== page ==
Google Pixel 7

The Google Pixel 7 comes at a bargain price compared to the Pro, but unlike Apple with its iPhone 14 Pro, Google doesn't save the best internal hardware for its high-end model. The Pixel 7 gets the same Tensor 2 chipset as the Pixel 7 Pro, and while it may lack some other hardware spec features, that one advantage should give it a boost. 

That's because Google is already using Tensor to give it an advantage over phones that might have better hardware specs. The Tensor 2 chip is expected to improve image quality in the camera, call quality on the phone, and speech recognition in Google Assistant and elsewhere. 

The Pixel 7 looks and feels like a premium device, very much part of the new Pixel family. The two-tone colorway is our favorite look, but the unique design, which lines the cameras in an imposing aluminum band, is a standout among the smartphone crowd, especially in this price range. 

We'll have to give the phone a thorough workout to see if we miss the Pro features like the faster refresh on the screen, but the smaller 6.3-inch display on the Pixel 7 can still run up 90Hz, which should look fine. With the graphics boost in the new Tensor 2, we're expecting great performance from Android 13 on this phone. 

Google Pixel 7 price and availability

The Google Pixel 7 is available to pre-order today, and the phone will be on shelves on October 13. The device will cost $599 / £599 / AU$999, which Google rightly points out is $100 less than the new iPhone 14. We also have all the details on the new Pixel 7 Pro and the new Pixel Watch. 

There will be two storage options for the Pixel 7: 128GB and 256GB. Google hasn't provided specific pricing or availability for the different storage size models. The phone will come with 8GB of RAM in all models. A 30W USB-C charger is not included with the phone. 

Google Pixel 7 design

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(Image credit: Future / Philip Berne)
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Google Pixel 7 on display at Williamsburg Google Store

(Image credit: Future / Philip Berne)
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Google Pixel 7 on display at Williamsburg Google Store

(Image credit: Future / Philip Berne)
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Google Pixel 7 on display at Williamsburg Google Store

(Image credit: Future / Philip Berne)

The Pixel 7 is unique. While that camera band is the first feature that will grab you, the phone is delightfully rounded in its design as well. The screen is nicely curved, the camera band is smoothly rising, and Google has paid attention to creating an organic feel that makes the device easy to hold. 

The Pixel 7 is smaller than the Pixel 7 Pro, which, for some, could be a good reason to recommend it over the Pro handset. As we've said, the phone doesn't lack for power or Google-exclusive features, so this could be considered a Pixel mini as much as a base model phone.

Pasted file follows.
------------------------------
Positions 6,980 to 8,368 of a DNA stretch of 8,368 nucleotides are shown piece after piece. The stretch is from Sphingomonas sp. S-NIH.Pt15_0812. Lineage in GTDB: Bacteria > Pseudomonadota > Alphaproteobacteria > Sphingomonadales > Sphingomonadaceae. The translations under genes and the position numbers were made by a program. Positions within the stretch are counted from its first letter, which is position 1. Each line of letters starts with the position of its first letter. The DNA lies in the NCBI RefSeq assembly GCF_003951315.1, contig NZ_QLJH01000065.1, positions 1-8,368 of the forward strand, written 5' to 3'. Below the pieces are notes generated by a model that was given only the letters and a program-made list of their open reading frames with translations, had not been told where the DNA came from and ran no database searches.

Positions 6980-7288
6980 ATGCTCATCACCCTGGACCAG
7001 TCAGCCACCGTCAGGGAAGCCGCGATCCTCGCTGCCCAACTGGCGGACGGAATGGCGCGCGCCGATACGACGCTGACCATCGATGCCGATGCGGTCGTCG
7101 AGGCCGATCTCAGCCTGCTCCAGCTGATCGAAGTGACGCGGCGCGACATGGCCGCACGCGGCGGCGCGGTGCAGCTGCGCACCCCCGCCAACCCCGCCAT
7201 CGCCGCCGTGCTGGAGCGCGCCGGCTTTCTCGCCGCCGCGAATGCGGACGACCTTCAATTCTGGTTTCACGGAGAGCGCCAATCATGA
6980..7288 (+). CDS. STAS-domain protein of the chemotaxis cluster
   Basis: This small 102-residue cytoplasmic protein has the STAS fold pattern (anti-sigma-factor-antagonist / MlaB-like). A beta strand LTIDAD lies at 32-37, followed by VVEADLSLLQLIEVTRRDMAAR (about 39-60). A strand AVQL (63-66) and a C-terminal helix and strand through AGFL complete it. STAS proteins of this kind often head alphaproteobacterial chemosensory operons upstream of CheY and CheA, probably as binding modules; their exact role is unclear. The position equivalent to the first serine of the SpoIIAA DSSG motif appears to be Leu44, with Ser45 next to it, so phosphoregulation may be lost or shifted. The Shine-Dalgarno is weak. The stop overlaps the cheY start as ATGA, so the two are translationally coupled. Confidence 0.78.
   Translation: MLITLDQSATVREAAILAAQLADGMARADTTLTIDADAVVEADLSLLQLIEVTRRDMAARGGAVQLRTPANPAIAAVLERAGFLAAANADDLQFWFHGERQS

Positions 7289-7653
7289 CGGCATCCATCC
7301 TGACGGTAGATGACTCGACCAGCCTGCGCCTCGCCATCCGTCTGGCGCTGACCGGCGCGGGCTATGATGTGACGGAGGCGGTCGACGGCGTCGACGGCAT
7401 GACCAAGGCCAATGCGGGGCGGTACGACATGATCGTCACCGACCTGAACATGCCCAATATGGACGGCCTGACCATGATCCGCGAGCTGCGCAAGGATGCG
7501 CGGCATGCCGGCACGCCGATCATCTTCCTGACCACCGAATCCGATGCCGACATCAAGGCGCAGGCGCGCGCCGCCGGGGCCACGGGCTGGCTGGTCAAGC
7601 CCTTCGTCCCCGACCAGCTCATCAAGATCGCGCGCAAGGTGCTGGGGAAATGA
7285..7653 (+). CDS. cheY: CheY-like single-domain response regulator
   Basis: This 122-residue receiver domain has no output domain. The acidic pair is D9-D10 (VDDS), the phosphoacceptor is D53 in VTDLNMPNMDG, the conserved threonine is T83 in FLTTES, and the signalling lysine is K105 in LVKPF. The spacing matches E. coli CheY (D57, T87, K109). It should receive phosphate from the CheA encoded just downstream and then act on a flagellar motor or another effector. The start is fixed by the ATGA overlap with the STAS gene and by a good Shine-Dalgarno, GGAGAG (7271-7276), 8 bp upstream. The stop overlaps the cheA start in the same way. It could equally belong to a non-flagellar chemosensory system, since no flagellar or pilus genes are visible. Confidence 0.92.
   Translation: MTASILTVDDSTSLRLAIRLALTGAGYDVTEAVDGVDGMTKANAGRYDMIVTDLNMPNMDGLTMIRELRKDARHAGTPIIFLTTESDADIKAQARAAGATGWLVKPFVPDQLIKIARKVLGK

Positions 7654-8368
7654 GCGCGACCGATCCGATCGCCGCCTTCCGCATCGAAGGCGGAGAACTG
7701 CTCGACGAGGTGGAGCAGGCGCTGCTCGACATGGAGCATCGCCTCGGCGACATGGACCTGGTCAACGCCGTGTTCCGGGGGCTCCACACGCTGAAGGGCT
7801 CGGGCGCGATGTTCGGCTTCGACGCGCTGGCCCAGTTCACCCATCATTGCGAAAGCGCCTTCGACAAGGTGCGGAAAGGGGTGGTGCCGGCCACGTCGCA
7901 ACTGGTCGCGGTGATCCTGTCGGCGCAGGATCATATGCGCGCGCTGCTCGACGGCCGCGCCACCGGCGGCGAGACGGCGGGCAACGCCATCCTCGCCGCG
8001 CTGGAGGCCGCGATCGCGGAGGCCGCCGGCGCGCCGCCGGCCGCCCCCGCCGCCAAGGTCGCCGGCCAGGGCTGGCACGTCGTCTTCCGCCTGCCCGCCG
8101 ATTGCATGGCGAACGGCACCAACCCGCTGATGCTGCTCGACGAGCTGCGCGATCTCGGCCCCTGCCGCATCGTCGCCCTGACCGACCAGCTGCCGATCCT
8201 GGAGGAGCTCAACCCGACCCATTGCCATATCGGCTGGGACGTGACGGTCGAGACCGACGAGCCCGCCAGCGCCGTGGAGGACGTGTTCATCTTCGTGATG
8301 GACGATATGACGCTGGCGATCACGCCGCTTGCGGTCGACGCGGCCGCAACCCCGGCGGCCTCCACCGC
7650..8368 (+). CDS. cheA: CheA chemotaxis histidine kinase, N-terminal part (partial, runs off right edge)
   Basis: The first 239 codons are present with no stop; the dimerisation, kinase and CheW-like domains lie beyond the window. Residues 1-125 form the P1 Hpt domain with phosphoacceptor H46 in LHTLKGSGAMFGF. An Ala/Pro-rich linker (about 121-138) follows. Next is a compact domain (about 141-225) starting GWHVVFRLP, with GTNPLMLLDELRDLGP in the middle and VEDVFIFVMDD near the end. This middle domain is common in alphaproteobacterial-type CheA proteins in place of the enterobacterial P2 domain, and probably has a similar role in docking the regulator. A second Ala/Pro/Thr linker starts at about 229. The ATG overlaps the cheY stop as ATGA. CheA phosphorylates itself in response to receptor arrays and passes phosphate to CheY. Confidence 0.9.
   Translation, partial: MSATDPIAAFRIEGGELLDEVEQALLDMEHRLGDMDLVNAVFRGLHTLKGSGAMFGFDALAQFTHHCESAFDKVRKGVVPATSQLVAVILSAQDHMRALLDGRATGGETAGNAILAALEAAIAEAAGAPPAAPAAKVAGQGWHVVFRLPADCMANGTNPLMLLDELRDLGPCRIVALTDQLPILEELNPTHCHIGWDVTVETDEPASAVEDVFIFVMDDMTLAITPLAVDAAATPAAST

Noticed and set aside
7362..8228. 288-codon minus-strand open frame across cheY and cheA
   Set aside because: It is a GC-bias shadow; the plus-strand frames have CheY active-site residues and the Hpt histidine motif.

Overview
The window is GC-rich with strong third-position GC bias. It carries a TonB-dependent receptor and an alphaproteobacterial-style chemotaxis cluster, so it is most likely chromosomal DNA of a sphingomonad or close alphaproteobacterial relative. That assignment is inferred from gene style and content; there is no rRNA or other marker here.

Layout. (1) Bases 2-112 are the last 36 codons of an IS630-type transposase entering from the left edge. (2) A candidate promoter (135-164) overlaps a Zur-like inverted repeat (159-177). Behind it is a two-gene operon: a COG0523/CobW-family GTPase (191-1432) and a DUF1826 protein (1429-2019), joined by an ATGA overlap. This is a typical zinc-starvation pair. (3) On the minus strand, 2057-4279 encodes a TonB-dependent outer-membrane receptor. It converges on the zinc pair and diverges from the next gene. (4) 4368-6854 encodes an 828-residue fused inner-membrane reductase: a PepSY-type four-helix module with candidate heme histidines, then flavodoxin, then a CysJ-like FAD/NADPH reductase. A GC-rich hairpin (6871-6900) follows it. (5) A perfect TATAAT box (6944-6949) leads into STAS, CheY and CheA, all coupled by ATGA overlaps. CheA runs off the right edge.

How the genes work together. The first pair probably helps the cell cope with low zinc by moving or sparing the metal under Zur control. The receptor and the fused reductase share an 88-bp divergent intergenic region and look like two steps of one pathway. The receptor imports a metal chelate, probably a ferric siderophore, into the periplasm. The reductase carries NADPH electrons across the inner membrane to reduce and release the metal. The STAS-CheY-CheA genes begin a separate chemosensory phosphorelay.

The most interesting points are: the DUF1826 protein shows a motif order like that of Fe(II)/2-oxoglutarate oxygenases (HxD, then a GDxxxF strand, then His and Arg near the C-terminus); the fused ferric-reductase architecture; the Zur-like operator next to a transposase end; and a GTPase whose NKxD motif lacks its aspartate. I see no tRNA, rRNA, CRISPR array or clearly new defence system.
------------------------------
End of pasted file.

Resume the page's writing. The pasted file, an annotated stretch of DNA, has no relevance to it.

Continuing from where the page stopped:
The lemongrass color is the best, of course, and is a unique hue in the phone world. The white color is also appealing, though we prefer the more professional look on the Pixel 7 Pro. For some reason, the deep glossy black obsidian color on this phone was especially dark. It absorbed so much light it was almost hard to see the angles and curves. 

There's a USB-C port and a set of large speakers on the bottom of the phone. Google keeps a SIM card tray on its device, unlike the latest iPhone 14.

Up front, there's a tiny punch-hole camera and a fingerprint reader under the screen. The camera can handle full facial recognition duties for face unlock, which is a nice upgrade over the Pixel 6 family. 

Google Pixel 7 screen

Google Pixel 7 on display at Williamsburg Google Store

(Image credit: Future / Philip Berne)

The 6.3-inch display on the Google Pixel 7 Pro looked great in our hands-on time with the phone. The interface was just as smooth and responsive as we'd hoped. The screen can run at 1000 nits brightness and can push 1400 nits, which is very bright, and at peak only slightly behind the Pixel 7 Pro.

The Pixel 7 Pro screen is better, there's no doubt. It's sharper, can refresh faster, and can reach a brighter peak. That doesn't mean the Pixel 7 doesn't look great. It doesn't have the same LPTO panel for an always-on mode, but it uses a crisp OLED display that's colorful and clear.  

The screen is not too large, with bezels slim enough to disappear. The glass is Corning Gorilla Glass Victus, which provides good damage protection, but we'll still get a protector for it. The glass and back are both sealed tight for IP68 water resistance, just like the Pixel 7 Pro. 

Google Pixel 7 camera

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Google Pixel 7 on display at Williamsburg Google Store

(Image credit: Future / Philip Berne)
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Google Pixel 7 on display at Williamsburg Google Store

(Image credit: Future / Philip Berne)
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Google Pixel 7 on display at Williamsburg Google Store

(Image credit: Future / Philip Berne)

The biggest questions we have about the Pixel 7 will be answered when we finally put the camera through its paces and see what sort of images it can produce. We're very hopeful, but Google is going to need to pull off some real magic behind the scenes on the Tensor 2 chip. 

You might think the Pixel 7 is a downgrade from the Pixel 7 Pro camera, but really it's just missing one component, and not even the most important one. You still get the 50MP main camera, as well as the 12MP ultra-wide camera. The ultra-wide camera has extra-large pixels, making it perfect for Google's new Macro Focus tricks.

You don't get the 48MP telephoto camera with the periscopic lens, but we're sure Google will try to pull off some digital Super Zoom with this camera and the Tensor 2 processor. We'll have to compare results to see just how much magic Google can work.